OUR ISLANDS AND THEIR PEOPLE.
the most valuable woods; with a soil as rich as any in the world and adapted to the production of everything useful or necessary to man and beast, and with a climate of perpetual summer, it would seem that the future of the Philippines ought to be extraordinarily bright. Although these islands have been inhabited for centuries, and their present average population is denser than that of our own country, yet the larger portion of their area is still an unoccupied wilderness, with as great fascination and reward for the prospector and the pioneer as the region west of the Mississippi River possessed half a century ago. If these vast areas of natural wealth can be reserved for the peoplea and by the people we mean our own race in conjunction with the nativesa instead of being set aside and parceled out for the aggrandizement of consolidated greed, they may prove to be a blessing to civilization.
Hitherto the pearl fisheries of the Sulu Islands have constituted their most attractive source of wealth. Large incomes have been derived both from the pearls and the shells, and improved
merchant, Captain Tiana, of Jolo, who' has for eight years held the exclusive concession from the Sultan to fish for pearls by means of diving suits in the Sulu Archipelago.
The sovereignty of the islands was ostensibly Spaina s; the real sovereign was the Sultan. To make pearl fishing possible for foreigners or Spanish subjects, it would have required a double concession and boats armed with Gatling guns. Spain would not give concessions to foreigners who had the daring to fish, because she feared to lose a good thing she could not herself develop. She dared not work them herself or give concessions to Spanish subjects, as that would have provoked a war with the Sultan, who claimed the exclusive right to farm out the expanse of ocean where the rare shells lay.
The Sultan proposed to keep the revenues from such valuable holdings in his own hands and among his own subjects, whom he could squeeze with impunity. So he never recognized Spaina s rights to the waters, and has granted but a single privilegea to
GENERAL CHARLES KING AND STAFF, MANILA..
methods of fishing will add greatly to the product. It is said that the Sultan of Sulu has a pillowcase full of pearls, which for safety he hides under the bed of state in his audience-room. Whether this be true or not no white man knows, but it has been one of the laws of the Moros for centuries that all big pearls go as tribute to the Sultan, as well as one-fourth of all the finds made by his subjects. So the Sultana s pearl revenue has in the past been a very substantial one, and there is every reason to believe that during his reign he has owned enough pearls to fill several old pillowslips if he so desired.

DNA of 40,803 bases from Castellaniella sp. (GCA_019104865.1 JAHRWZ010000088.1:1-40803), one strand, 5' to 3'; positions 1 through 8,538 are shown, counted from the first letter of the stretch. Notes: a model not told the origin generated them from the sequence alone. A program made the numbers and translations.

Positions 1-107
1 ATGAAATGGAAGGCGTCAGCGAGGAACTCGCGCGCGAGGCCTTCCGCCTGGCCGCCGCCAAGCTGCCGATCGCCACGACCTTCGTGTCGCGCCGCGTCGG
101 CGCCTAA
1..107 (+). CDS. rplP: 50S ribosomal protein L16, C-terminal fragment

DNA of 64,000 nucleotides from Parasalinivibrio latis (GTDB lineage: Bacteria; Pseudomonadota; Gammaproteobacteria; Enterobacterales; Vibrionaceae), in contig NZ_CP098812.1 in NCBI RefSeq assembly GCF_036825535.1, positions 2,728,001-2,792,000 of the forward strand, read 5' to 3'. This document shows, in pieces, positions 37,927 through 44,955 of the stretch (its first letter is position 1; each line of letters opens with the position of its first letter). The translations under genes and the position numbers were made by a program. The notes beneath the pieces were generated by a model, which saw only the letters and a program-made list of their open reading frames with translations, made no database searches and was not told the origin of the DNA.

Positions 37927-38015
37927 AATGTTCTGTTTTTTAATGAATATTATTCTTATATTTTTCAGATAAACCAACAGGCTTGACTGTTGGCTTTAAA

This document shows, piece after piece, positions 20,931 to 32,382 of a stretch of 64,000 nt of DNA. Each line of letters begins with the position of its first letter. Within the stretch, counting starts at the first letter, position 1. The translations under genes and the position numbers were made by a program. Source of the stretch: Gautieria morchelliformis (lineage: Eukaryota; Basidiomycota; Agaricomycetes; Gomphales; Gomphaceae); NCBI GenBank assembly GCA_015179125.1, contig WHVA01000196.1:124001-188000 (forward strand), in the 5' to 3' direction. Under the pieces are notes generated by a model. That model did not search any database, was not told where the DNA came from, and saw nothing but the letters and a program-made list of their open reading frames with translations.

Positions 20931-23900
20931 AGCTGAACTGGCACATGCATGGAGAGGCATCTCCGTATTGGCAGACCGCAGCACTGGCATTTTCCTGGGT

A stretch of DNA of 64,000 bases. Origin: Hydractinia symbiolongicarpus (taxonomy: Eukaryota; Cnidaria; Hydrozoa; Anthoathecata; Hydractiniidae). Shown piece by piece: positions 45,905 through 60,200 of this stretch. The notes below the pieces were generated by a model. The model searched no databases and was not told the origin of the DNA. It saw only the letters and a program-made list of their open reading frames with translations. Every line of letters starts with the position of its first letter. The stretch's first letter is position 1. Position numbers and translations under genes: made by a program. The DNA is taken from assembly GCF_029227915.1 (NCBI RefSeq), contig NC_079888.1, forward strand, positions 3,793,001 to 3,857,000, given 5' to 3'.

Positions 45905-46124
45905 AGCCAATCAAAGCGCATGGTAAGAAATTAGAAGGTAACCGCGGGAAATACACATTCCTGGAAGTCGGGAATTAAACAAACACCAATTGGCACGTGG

Neither experts nor laymen, nor even the Moros themselves, are familiar with the extent of the pearl shell banks along the hundreds or more of small islands of the southern portion of the Philippines. That they are scattered over a large territory is testified to by the natives, who sell small quantities of shells and many pearls to Borneo and Chinese traders. That some banks are very extensive has been well determined by the rich Chinese
the Chinaman Tiana, who, for $100 a month, is allowed to dive for pearls in deep water. The Sultan has incited his own people, whom Spain could never control by force of arms until after 1882, to repel all invaders of the pearl territory.
What is needed to develop these valuable fisheries is assurance of protection to investors, and modern machinery with which to do the work. The system now in vogue, of procuring the pearls by divers, is not only slow and uncertain, but very detrimental to the health and dangerous to the lives of the men.
The chief feature of value in the pearl fisheries is the shells, which are gathered by the ton from the bed of the ocean. They bring for the poorest variety $700 per ton, with the added profit of all the pearls that may be found, some of which are worth hundreds of dollars e^ch. When General Bates made the famous treaty with the Sultan, the latter offered him a present of a pearl valued at $5,000, but being a public officer, he could not accept the gift. The Sultan was very much surprised at the refusal, because